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LINDA [buttoning up his jacket as he unbuttons it]: All told, about two hundred dollars would carry us, dear. But that includes the last payment on the mortgage. After this payment, Willy, the house belongs to us.
WILLY: It’s twenty-five years!
LINDA: Biff was nine years old when we bought it.
WILLY: Well, that’s a great thing. To weather a twenty-five year mortgage is—
LINDA: it’s an accomplishment. (Act 2)
Willy and Linda celebrate their proximity to financial security as a kind of freedom and escape. In many ways, they feel chained by financial concerns and debt.
WILLY [suddenly conscious of Biff, turns and looks up at him, then begins pocking up the packages of seeds in confusion]: Where the hell is that seed? [indignantly]: You can’t see nothing out here! They boxed in the whole goddamn neighborhood!
BIFF: There are people all around here. Don’t you realize that?
WILLY: I’m busy. Don’t bother me. (Act 2)
Willy's frustration at feeling trapped in his own home only shortly before his suicide reflects his profound desire for freedom and escape. Does his suicide provide that escape, or is it just the biggest trap of all?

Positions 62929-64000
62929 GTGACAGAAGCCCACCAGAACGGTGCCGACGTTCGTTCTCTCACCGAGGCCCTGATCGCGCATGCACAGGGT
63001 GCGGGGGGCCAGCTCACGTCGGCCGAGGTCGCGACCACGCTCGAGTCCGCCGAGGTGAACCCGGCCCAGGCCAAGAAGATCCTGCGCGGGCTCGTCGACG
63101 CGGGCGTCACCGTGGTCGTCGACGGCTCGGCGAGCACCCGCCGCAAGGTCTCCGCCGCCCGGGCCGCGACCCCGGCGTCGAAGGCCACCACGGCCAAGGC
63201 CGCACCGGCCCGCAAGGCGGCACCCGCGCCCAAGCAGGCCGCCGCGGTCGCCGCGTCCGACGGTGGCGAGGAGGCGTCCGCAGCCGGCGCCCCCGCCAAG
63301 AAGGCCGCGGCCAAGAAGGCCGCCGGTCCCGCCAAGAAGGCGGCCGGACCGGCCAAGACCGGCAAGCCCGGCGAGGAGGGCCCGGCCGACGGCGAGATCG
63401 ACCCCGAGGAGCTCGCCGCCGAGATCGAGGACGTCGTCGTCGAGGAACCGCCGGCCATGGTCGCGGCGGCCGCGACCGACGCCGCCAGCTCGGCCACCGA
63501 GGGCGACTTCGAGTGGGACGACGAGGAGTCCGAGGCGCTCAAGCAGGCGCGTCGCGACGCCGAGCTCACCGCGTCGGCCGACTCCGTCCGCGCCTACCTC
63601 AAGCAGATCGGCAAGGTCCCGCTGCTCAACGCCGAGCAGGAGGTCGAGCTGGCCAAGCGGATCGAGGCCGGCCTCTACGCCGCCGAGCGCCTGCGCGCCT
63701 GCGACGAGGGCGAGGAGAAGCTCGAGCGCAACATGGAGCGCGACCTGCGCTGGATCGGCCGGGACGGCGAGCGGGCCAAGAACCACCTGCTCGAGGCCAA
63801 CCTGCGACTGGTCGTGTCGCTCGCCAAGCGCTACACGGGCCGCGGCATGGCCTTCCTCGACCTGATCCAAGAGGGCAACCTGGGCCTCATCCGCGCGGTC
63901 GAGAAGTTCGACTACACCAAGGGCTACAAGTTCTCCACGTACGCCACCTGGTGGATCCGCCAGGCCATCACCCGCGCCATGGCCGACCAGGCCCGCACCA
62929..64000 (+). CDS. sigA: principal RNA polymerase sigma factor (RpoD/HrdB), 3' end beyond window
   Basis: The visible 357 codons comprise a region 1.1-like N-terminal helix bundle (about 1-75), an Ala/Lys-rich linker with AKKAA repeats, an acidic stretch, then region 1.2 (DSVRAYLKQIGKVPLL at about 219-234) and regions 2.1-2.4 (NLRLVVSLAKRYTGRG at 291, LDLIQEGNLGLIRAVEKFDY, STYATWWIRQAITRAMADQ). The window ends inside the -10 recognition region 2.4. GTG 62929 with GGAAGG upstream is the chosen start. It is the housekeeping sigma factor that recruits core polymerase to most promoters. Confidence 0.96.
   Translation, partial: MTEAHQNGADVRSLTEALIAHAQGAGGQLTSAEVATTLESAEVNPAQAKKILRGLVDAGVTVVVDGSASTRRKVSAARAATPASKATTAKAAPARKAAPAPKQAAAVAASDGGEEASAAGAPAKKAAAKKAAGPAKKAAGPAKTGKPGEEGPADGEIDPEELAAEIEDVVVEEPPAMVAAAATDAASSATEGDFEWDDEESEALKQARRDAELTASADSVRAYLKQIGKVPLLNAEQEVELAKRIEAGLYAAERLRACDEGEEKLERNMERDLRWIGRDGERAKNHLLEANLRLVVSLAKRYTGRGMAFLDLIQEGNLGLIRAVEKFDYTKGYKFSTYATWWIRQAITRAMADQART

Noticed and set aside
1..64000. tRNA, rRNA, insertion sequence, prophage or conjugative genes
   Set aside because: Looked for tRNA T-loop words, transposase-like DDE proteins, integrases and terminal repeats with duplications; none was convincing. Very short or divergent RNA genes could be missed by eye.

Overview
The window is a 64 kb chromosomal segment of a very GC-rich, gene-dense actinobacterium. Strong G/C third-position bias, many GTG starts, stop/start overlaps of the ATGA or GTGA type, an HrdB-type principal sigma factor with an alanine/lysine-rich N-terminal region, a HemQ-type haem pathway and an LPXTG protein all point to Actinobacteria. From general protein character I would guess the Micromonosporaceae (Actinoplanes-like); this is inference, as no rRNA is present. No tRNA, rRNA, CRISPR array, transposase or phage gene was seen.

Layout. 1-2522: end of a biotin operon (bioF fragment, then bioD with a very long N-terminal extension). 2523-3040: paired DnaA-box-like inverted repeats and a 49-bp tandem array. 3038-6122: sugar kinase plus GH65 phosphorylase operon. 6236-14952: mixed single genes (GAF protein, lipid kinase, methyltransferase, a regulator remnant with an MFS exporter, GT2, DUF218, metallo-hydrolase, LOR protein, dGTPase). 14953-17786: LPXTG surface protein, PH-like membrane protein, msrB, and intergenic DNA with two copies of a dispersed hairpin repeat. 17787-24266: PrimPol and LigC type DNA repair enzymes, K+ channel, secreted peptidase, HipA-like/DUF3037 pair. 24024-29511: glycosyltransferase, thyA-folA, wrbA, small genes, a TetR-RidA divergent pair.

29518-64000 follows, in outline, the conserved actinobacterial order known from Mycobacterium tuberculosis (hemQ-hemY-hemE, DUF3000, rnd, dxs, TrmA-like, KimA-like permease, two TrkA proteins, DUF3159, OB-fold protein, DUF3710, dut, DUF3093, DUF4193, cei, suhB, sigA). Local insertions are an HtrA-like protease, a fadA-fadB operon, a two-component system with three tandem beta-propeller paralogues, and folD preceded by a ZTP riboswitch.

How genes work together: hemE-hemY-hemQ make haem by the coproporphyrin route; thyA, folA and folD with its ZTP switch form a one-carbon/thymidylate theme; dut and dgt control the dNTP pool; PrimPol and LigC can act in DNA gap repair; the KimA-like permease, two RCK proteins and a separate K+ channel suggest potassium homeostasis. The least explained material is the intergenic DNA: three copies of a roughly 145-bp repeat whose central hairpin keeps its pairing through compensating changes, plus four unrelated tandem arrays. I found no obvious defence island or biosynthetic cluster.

WILLY: How can he find himself on a farm? Is that a life? A farmhand? In the beginning, when he was young, I thought, well, a young man, it’s good for him to tramp around, take a lot of different jobs. But it’s more than ten years now and he has yet to make thirty-five dollars a week!
LINDA: He’s finding himself, Willy.
WILLY: Not finding yourself at the age of thirty-four is a disgrace! (Act 1)
Willy considers Biff's failure in business as a betrayal of his expectations. It is ironic, however, that, throughout the play, Willy seems to long for just the sort of simpler lifestyle that his son has created for himself. Could it be that Willy's feelings of betrayal are some ways linked to feelings of jealousy toward his son?